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People Convicted of Drug Offenses Face Hurdles To Get Pot Licenses

Anytime the police approached the Bronx, N.Y., street where Hector Bonilla used to hang out, his friends would toss their marijuana on the ground. The police would pin the drugs on whomever was closest, Bonilla said. That is how he ended up with two convictions for marijuana possession in early 2000 for weed he maintains was not his. Bonilla, 42, a taxi driver, said his criminal record haunted him for years and made getting work difficult. “Now, over 20 years later, it’s my free ticket to this,” he said, pointing to a laptop screen. Bonilla was applying for a license to open one of New York’s first dispensaries to sell recreational cannabis legally. The four-year licenses are reserved for business owners who have been convicted of marijuana-related offenses in a New York court, and will allow them to sell cannabis as early as this year, the New York Times reports.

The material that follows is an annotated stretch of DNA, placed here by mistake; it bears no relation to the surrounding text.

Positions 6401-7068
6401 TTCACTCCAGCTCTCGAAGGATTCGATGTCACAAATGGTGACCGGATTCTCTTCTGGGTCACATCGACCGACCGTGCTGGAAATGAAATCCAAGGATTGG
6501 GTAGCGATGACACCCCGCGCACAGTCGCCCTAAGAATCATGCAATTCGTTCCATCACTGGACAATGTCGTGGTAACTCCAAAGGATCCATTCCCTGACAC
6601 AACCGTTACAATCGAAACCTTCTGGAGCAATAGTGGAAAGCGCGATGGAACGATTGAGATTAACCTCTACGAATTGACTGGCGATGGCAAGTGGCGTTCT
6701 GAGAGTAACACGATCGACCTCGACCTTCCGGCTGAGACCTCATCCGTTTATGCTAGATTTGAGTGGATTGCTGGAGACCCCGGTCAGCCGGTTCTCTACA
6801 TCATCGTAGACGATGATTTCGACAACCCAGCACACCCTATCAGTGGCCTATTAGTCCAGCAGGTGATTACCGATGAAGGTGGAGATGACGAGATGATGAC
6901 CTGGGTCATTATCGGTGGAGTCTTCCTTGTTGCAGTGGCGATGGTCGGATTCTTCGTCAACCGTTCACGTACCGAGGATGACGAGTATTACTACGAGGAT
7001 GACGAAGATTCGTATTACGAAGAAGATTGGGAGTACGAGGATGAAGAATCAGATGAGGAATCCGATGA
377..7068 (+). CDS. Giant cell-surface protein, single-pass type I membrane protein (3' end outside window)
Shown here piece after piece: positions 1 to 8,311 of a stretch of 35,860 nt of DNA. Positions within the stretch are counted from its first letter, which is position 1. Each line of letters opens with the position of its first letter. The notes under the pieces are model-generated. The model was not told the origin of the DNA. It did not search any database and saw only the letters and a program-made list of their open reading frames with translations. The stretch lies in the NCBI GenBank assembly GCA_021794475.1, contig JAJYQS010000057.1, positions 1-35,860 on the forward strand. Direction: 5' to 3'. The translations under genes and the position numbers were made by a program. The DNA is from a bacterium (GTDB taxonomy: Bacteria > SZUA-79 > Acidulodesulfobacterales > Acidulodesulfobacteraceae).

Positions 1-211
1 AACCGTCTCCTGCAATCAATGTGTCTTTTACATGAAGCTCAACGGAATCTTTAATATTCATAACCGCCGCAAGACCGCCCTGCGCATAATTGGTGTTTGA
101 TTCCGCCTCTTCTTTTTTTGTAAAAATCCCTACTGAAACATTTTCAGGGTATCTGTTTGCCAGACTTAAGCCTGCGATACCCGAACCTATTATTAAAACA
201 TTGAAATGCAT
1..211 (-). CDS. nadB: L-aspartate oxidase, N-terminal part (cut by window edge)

The licensing effort aims to atone for the damage inflicted during the war on drugs, which has been criticized for targeting communities of color and focusing on drug use as a crime and not a public health issue. Despite similar levels of use across races, Black and Latino residents have been swept up on low-level marijuana charges at higher rates than their white peers. Lawmakers legalized cannabis last year with a focus on social equity to address past harms and eliminate hurdles that prevent some people from accessing opportunities. There are growing concerns that the licensing process has been more difficult than expected and left eligible applicants without support. About 500 applications had been submitted by Sunday. Hundreds of ineligible people have been turned away, but so have dozens more who did qualify and needed help navigating the state’s online portal. State lawmakers allocated $50 million to launch an investment fund that aims to draw money from the private sector and provide applicants with turnkey properties and start-up loans.

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